UK carbon dioxide emissions fall to same level as 1890

Article by Amanda Doyle

Fiddlers Ferry coal-fired power station in Cheshire, UK

AN ANALYSIS by climate science website Carbon Brief has shown that the UK's carbon dioxide emissions in 2017 were at the same level as they were in 1890, mainly due to a decline in the use of coal. 

Carbon Brief performed an analysis of CO2 emissions based on the newly-released energy use figures from the Department of Business, Energy and Industrial Strategy (BEIS). The analysis showed that UK CO2 emissions fell by 2.6% in 2017, due to a 19% decrease in coal use.

CO2 emissions have been dropping steadily since 2012. Most of this reduction has been due to a drop in coal use, although a drop in the use of gas also contributed earlier in the decade. While oil and petroleum use have increased slightly, this is still not enough to offset the reduction caused by the fall-off in coal use.

The analysis shows that coal use rose steadily from 65m t in 1858 and peaked at 221m t in 1956. After gradually declining, coal use was mostly steady from the late 1990s until 2014, but fell by 75% between 2014 and 2017 compared to 2013 values, and coal use in 2017 was just 15m t.

Coal now only accounts for 5.3% of the primary energy used in the UK, which is a drop from 22% of that in 1995. The UK government has pledged to close all coal-fired power stations by 2025, which will facilitate a further decline.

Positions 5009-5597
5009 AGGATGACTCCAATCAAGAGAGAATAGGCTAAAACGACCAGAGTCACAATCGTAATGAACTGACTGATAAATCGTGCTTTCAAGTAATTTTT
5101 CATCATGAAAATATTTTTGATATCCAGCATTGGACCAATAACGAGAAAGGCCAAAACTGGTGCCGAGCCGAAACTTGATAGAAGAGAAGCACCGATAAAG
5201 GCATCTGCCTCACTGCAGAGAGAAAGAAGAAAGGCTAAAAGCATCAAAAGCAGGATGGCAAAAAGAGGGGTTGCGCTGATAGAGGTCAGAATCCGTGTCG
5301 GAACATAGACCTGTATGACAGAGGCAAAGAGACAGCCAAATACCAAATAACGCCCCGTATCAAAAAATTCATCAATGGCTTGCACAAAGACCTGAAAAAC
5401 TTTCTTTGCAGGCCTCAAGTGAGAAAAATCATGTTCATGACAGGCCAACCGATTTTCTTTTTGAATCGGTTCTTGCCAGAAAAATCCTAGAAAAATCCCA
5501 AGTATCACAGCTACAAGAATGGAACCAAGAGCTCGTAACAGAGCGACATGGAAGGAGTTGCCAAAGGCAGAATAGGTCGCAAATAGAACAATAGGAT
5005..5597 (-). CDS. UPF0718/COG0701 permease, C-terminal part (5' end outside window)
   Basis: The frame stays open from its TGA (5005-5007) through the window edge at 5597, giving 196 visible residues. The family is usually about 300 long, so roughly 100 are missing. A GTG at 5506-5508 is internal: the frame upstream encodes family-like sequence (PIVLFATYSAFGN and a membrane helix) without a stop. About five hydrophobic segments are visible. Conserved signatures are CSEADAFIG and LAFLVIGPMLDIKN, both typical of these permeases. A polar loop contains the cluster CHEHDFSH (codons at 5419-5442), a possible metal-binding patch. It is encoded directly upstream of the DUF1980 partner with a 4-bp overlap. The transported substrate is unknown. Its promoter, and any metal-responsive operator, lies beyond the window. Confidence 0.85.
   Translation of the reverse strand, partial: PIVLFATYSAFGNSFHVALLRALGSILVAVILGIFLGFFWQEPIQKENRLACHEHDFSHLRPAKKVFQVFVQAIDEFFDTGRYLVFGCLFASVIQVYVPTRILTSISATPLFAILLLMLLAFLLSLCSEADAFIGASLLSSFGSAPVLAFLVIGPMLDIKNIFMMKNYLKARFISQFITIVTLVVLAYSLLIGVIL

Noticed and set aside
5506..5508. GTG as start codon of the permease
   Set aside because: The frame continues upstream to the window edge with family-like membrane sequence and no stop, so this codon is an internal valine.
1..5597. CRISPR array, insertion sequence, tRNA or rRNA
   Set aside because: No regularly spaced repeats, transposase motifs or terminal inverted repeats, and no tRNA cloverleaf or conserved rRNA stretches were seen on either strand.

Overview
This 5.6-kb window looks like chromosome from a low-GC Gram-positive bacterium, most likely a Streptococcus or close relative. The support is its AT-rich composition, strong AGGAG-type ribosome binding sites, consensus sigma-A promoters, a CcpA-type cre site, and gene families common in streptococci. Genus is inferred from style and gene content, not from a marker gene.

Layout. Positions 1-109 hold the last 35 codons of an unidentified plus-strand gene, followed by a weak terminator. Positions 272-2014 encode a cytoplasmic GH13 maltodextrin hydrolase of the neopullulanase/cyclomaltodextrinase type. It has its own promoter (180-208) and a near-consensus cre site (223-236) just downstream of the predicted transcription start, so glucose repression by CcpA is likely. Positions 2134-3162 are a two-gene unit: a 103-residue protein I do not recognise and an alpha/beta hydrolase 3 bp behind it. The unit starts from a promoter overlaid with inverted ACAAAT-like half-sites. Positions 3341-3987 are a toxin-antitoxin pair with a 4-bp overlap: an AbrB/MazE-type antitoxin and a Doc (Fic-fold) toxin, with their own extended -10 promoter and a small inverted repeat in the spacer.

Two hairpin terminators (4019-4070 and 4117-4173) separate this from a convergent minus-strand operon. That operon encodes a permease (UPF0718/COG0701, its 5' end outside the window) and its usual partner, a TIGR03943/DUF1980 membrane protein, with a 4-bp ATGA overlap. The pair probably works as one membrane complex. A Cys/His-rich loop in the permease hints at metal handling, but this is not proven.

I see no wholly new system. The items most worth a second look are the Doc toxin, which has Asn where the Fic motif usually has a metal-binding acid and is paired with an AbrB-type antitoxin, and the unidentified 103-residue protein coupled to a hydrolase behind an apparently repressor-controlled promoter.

Carbon Brief estimates that oil and petroleum accounted for around 49% of CO2 emissions from fossil fuels in 2017, which is up from 37% in 2010. The increased fraction of emissions from oil use is due to the decline in coal use, but the emissions from oil have actually dropped slightly by 5m t of CO2 between 2010 and 2017.

The CO2 levels in 2017 fell to 38% below 1990 levels, bringing them in line with the level of emissions last seen in 1890. However, the national target is for CO2 emissions to fall to 80% below 1990 levels by 2050, so an additional reduction of 250m t CO2 is still needed. Carbon Brief also notes that this drop in emissions doesn't take into account "imported" emissions from trade.

Carbon Brief's full analysis can be read here:

Article by Amanda Doyle

Staff Reporter, The Chemical Engineer

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